Readers skimming the contents will quickly recognize quite a few of the author names; Glen Cook, Emma Bull, Charles de Lint, Jennifer Roberson and Diana Paxson to name a few. For Emma Bull and some of the other authors listed, this is their first sale. That is an additional bit of delight in these earliest Sword and Sorceress anthologies. So many writers made their first sale, or were just beginning their careers at the time. As to the stories themselves, they are as varied as the authors. For sword and sorcery duos, "The Garnet and the Glory" by Phyllis Ann Karr and "The Rending Dark" by Emma Bull are good examples. For darker, emotionally charged reads, try "Severed Heads" by Glen Cook, or "Sword of Yraine" by Diana L. Paxson. On the lighter side there is "Taking Heart" by Stephen L. Burns, "Daton and the Dead Things" by Michael Ward, and the finale of the anthology, a short-short story by Dorothy J. Heydt, "Things Come in Threes". My particular favorite story-although I admit it is hard to choose just one, all of them have had a powerful impact-is "With Four Lean Hounds" by Pat Murphy. This is a beautiful, fairy-tale-esque story that is as powerful in its message as in its unfolding adventure.
Any reader who loves good fantasy, particularly short stories will likely enjoy this. Women readers especially-but in no way exclusively will appreciate the chance to read about women as protagonists of the epic fantasy story. When this was first published, there were much fewer female fantasy writers and stories available. This has changed dramatically over the intervening two decades. Despite that, it does not diminish the quality of this first anthology-and the stories remain as strong today as they were when published. On a side note-these are all fantasy reads-MZB as a rule does not include science fiction stories in any of her anthologies, although the right story can make her break the rule just a bit. If you can find this anthology, buy it-read it and treasure it.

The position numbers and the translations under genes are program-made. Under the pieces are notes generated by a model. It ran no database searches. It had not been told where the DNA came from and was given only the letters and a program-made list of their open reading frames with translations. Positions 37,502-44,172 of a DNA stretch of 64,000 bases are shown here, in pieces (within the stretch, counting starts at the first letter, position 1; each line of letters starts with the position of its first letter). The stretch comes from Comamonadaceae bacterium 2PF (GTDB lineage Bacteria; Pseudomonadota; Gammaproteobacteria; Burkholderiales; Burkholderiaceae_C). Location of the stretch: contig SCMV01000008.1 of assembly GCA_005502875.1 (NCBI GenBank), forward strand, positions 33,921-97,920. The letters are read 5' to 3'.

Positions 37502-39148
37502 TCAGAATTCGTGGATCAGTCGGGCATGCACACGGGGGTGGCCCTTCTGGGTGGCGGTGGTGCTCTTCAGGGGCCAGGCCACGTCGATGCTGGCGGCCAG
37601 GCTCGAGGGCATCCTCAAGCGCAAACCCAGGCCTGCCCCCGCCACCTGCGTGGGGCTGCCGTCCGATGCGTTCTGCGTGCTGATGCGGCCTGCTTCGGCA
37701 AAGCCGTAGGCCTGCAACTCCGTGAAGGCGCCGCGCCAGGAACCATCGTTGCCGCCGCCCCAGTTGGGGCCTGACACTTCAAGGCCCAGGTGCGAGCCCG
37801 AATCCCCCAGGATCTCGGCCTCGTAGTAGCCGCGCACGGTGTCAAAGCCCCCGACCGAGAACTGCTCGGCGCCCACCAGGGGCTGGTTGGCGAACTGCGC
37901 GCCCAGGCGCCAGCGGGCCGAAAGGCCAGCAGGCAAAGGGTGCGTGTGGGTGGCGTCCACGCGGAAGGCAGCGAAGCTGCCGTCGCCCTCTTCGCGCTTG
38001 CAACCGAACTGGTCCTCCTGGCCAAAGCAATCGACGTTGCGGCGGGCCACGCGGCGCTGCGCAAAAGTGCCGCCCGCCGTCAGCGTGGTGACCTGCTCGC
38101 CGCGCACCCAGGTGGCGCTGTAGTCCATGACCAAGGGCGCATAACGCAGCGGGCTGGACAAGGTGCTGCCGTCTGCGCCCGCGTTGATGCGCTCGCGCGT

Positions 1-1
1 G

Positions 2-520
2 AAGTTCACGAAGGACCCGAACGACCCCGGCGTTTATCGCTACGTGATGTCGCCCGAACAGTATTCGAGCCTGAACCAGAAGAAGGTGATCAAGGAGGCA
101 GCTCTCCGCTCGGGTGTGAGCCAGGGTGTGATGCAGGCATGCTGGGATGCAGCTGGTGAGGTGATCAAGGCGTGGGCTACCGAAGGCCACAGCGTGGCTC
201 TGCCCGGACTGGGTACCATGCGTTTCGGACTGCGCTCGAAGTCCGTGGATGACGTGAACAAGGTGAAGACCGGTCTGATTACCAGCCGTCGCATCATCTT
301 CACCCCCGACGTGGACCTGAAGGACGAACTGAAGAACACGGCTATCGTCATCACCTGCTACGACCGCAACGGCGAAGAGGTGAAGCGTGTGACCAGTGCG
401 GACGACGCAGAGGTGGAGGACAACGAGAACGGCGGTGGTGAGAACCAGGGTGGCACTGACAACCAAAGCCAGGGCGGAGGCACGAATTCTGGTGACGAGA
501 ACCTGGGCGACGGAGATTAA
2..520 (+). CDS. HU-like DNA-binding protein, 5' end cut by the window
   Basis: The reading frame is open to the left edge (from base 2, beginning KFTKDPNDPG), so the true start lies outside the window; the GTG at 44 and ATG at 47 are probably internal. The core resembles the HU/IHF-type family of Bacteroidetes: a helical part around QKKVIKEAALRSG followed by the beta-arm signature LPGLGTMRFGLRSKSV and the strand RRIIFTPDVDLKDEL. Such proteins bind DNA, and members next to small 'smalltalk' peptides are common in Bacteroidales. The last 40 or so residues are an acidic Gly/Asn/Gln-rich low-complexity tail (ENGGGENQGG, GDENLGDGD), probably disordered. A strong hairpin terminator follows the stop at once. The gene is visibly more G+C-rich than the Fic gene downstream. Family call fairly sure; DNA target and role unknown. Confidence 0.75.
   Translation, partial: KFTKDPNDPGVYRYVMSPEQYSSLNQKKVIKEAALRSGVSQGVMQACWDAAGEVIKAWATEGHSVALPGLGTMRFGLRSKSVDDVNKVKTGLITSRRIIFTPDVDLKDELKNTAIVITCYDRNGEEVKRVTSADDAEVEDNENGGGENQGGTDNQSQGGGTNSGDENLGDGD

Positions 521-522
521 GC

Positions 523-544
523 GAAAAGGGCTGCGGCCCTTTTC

Happy Reading!
2 of 2 people found the following review helpful
5.0 out of 5 stars The book that started the series! April 1 2000
By A Customer - Published on Amazon.com
Format:Mass Market Paperback
Sword and Sorceress is the original. This book has given rise to a series spanning 15 other books, and set the precedent for all future books in the series. All the stories in S&S I are about stong female characters, but the stories are diverse. Some are written by men, some by women. Some have only a female protagonist, others have male and female protagonists working together. The protagonist's talents range from shapeshifting, to magic, to swordsmanship. Or should I say swordswomanship? All in all, Bradley has put together a collection of stories that will entertain every fantasy reader. I was especially pleased to find so much variety and quality in one anthology. I like Bradley's novels, and as an editor she is no less disapointing. I highly reccommend any books in the S&S series!